Kavanaugh’s Own Record Shows He Believes The President Is Above The Law
September 5, 2018
In response to a question from Senator Grassley on whether he would have trouble ruling against a president who appointed him, Kavanaugh said that he believes “no one is above the law in our constitutional system.”
But Kavanaugh has repeatedly expressed disturbing views of presidential power and demonstrated that he would fail to be an independent check on Trump. See for yourself:
Kavanaugh refused to say that the president must comply with a subpoena or provide records in an investigation.
CNN: “Indeed, if confirmed to the Supreme Court, Kavanaugh's views could carry major consequences — particularly as Trump's legal team has warned it would fight a potential special counsel subpoena calling for the President's testimony. Senators tell CNN Kavanaugh has not specified his views on a presidential subpoena.”
Kavanaugh said that sitting presidents should not be subject to lawsuits, criminal investigations, or questions from a prosecutor or defense lawyer.
Washington Post: “U.S. Circuit Judge Brett M. Kavanaugh, a former clerk for Supreme Court Justice Anthony M. Kennedy who was nominated replace him, has argued that presidents should not be distracted by civil lawsuits, criminal investigations or even questions from a prosecutor or defense attorney while in office.”
William Araiza, Brooklyn Law School professor: “It does seem as though, when he was on the DC Circuit he had an affection for presidential power. Let’s put it that way.”
Los Angeles Times: “But Kavanaugh has taken the view of presidential immunity a step further than most.”
Kavanaugh thinks the president should be able to fire special counsels.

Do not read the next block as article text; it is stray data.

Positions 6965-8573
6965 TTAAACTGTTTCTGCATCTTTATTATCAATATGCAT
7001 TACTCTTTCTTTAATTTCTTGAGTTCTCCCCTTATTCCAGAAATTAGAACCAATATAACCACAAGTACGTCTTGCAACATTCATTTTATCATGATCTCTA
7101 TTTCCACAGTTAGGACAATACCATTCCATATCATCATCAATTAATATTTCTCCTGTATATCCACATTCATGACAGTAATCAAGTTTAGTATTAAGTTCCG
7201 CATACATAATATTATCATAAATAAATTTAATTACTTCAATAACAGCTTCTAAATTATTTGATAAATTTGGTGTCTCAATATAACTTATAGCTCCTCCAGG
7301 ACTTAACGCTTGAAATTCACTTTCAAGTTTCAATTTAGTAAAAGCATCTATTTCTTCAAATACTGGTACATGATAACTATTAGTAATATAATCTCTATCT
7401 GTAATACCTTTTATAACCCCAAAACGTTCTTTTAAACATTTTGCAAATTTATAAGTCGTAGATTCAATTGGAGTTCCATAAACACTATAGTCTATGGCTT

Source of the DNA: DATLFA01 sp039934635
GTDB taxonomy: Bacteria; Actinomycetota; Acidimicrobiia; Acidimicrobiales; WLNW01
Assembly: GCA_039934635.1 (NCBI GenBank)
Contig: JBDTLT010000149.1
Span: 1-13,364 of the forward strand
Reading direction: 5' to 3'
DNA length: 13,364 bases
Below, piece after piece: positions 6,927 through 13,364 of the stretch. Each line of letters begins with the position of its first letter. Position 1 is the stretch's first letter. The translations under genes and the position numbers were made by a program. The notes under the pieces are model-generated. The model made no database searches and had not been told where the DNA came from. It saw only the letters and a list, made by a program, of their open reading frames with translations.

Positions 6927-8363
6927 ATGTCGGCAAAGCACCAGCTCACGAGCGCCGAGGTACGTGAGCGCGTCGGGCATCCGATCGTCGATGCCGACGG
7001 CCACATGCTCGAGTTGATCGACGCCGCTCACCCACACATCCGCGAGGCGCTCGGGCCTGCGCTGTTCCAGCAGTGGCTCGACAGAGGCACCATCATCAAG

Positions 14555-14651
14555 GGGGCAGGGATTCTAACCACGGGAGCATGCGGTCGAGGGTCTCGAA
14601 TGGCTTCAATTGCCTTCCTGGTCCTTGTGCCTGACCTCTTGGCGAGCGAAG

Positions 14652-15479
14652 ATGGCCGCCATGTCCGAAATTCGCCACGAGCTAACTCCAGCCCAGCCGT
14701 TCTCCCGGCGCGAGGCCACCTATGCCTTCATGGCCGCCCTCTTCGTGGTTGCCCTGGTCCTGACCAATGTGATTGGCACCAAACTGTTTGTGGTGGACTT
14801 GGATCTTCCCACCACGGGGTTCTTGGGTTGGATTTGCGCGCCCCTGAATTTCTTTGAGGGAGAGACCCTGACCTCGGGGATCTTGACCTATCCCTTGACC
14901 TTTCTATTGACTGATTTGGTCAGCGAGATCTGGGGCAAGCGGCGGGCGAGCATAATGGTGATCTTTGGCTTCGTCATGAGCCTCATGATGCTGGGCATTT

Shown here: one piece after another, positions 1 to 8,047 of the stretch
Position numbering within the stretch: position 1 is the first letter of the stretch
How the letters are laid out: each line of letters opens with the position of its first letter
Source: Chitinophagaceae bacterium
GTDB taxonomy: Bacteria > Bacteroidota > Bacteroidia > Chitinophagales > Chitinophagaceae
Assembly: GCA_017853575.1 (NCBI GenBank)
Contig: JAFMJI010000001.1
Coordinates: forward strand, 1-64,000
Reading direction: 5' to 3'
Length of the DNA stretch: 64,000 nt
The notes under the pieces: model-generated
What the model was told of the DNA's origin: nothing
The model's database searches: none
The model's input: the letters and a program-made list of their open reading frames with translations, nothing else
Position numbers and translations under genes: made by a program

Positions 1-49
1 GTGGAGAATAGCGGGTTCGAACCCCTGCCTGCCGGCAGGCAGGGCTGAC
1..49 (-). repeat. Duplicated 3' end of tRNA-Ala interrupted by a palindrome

Associated Press: “In a 1998 article in the Georgetown Law Journal, Kavanaugh wrote that Congress should give the president the ability to fire special counsels, an opinion that Democrats have highlighted in the hours since he was nominated Monday evening.”
Kavanaugh has said that presidents should not have to face legal investigations until after they leave office.
Washington Post: “If a president were truly malevolent, Kavanaugh wrote, he could always be impeached. Kavanaugh’s position that presidents should be free of such legal inquiries until after they leave office puts him on the record regarding a topic of intense interest to Trump — and could be a central focus of his confirmation hearing to succeed Kennedy, legal experts said.”
Kavanaugh has said that the president can ignore laws he thinks are unconstitutional.
CNN: “Supreme Court nominee Brett Kavanaugh in 2013 asserted that it's a ‘traditional exercise’ of presidential power to ignore laws the White House views as unconstitutional, as he defended the controversial practice of signing statements prevalent in George W. Bush's White House.”
Kavanaugh suggested the unanimous Supreme Court ruling requiring Nixon to turn over the Watergate tapes was wrongly decided.
Associated Press: “Supreme Court nominee Brett Kavanaugh suggested several years ago that the unanimous high court ruling in 1974 that forced President Richard Nixon to turn over the Watergate tapes, leading to the end of his presidency, may have been wrongly decided.”